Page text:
After standing in line at the door along with thousands of other panting teenage girls and their mothers, we find our seats. I notice immediately that a purple curtain hangs in front of the stage. Every time hands poke at the curtain from behind, it ripples and roughly 13,000 petite humans scream at once. It is a sound like no other. It deserves its own planet. My eardrums crackle and buzz, and my daughter’s eyes grow huge from the shock of the volume.

I reach for the bag of earplugs and after quickly but calmly inserting my own, I offer all the kids a pair. It’s like strapping on an oxygen mask in an airplane: You can’t save the kids until you save yourself. Once my drums are shut tight and the hysteria becomes a suffocated din, I hear the woman behind me telling her daughter, “You screamed right in that lady’s ear, hon.” “It’s OK,” I say, pointing to the small beige marshmallows in my ears. All around me are girls and women. Of course. The men and boys are at much tamer events— ice hockey games and monster truck rallies.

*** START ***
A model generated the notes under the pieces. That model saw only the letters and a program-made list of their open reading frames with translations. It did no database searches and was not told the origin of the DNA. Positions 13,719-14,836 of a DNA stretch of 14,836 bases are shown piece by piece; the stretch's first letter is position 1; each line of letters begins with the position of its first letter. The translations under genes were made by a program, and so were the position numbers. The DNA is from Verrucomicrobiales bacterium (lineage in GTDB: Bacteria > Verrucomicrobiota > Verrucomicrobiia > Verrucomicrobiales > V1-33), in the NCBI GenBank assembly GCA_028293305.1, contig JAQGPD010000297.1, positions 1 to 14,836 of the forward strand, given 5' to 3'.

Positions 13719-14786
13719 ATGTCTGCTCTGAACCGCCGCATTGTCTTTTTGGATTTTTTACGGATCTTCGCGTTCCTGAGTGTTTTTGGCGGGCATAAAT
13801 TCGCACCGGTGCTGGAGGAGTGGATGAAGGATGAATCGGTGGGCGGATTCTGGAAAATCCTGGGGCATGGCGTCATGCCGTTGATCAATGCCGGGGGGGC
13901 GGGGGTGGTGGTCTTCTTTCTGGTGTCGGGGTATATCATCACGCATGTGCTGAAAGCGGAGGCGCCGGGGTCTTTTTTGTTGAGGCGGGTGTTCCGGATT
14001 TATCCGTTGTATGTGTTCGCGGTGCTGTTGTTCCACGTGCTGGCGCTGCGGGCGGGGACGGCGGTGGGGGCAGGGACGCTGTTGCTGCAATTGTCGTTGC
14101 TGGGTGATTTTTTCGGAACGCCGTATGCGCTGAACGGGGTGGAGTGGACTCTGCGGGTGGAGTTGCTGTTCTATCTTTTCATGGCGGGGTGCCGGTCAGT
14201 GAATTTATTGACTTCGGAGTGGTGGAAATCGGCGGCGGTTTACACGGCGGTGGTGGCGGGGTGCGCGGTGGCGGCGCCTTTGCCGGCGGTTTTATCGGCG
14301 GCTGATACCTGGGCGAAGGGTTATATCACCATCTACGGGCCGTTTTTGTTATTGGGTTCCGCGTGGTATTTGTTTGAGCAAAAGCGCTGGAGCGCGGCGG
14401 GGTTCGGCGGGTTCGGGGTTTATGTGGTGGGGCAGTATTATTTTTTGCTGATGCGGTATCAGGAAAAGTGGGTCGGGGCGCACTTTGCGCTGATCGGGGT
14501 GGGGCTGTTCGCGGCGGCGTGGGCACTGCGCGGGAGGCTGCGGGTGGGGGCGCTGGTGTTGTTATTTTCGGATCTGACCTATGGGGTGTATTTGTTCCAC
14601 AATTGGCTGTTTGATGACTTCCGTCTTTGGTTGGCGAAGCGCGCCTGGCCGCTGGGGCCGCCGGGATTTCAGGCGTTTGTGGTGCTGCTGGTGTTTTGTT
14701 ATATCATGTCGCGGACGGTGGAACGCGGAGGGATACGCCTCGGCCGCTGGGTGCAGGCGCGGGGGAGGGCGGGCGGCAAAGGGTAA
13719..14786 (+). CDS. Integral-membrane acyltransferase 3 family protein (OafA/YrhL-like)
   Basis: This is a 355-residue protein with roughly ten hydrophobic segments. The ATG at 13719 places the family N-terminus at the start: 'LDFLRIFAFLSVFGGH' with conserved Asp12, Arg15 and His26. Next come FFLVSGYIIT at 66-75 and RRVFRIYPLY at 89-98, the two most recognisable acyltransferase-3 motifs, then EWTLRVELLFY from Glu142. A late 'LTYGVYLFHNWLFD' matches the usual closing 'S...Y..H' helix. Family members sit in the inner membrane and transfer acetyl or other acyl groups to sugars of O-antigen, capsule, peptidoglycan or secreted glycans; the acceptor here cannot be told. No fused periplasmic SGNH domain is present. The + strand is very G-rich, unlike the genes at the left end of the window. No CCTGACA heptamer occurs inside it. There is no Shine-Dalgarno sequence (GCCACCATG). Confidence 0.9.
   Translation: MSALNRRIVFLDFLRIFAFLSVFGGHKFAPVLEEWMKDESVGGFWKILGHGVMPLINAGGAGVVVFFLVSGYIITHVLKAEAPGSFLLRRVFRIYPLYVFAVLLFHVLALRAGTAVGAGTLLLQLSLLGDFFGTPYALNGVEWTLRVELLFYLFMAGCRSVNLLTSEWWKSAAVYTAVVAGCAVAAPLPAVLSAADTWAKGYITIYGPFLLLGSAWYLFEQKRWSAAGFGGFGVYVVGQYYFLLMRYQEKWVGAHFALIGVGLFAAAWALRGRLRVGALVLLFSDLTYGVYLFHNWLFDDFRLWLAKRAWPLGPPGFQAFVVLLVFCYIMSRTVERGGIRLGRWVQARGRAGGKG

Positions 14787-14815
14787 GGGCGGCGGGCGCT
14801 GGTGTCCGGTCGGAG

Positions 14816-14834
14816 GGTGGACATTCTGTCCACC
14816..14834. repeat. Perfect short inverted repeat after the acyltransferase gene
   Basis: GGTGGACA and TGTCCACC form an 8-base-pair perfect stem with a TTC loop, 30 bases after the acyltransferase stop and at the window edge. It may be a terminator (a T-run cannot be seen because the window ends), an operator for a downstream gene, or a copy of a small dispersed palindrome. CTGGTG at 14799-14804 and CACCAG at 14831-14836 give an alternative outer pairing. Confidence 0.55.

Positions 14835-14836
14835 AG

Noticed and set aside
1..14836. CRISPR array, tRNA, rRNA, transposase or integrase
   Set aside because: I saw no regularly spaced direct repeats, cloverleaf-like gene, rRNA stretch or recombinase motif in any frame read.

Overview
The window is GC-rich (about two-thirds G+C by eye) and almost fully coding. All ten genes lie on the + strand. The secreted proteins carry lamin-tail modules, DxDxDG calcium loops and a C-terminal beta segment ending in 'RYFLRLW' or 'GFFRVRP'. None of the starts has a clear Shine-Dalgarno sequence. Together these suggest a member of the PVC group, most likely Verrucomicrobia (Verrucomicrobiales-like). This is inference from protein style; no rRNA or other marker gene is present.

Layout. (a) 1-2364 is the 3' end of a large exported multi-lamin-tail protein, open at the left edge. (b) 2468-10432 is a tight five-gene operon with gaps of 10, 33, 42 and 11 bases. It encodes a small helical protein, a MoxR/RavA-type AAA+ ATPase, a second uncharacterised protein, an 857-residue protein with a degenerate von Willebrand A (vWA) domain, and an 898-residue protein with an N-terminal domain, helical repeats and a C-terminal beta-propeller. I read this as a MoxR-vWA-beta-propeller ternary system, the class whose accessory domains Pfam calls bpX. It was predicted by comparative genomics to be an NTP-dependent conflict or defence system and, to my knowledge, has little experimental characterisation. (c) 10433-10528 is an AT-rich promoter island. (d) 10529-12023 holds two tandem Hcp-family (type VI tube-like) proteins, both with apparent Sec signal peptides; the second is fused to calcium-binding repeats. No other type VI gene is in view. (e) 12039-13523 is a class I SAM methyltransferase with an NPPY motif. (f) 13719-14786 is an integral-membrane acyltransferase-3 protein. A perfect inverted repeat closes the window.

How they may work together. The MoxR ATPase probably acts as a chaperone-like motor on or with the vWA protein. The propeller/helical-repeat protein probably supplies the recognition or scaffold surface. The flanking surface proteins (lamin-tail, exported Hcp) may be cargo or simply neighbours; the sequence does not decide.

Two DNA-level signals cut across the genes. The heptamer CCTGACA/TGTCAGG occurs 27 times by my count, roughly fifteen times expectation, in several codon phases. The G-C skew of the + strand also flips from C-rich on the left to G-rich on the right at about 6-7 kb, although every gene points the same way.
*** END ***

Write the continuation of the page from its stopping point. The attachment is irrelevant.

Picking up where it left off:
At last, there is an explosion and a cloud of smoke and the Jonas Brothers descend from the ceiling on a platform (and continue to descend throughout the show).

Occasionally, some of the kids sing along to the songs, but mostly they scream, “I love you, Nick/Kevin/Joe” and jump up and down. Sitting there, I take strength from the mothers who’ve come before me, like my friend Kim Webster, whose children— along with my own and Dori’s— attend St. Francis of Assisi School in Mayfield. Kim and Dori took their then-11-year-old daughters to their first concert a couple of years ago. “Dori and I were all psyched to get boozed up at the Hilary Duff concert, only to find that they don’t sell alcohol at those shows!” says Kim. “So we had to endure close-to-front-row action, lip-synching, anorexic, gyrating Hilary with her new veneers for two-plus hours.”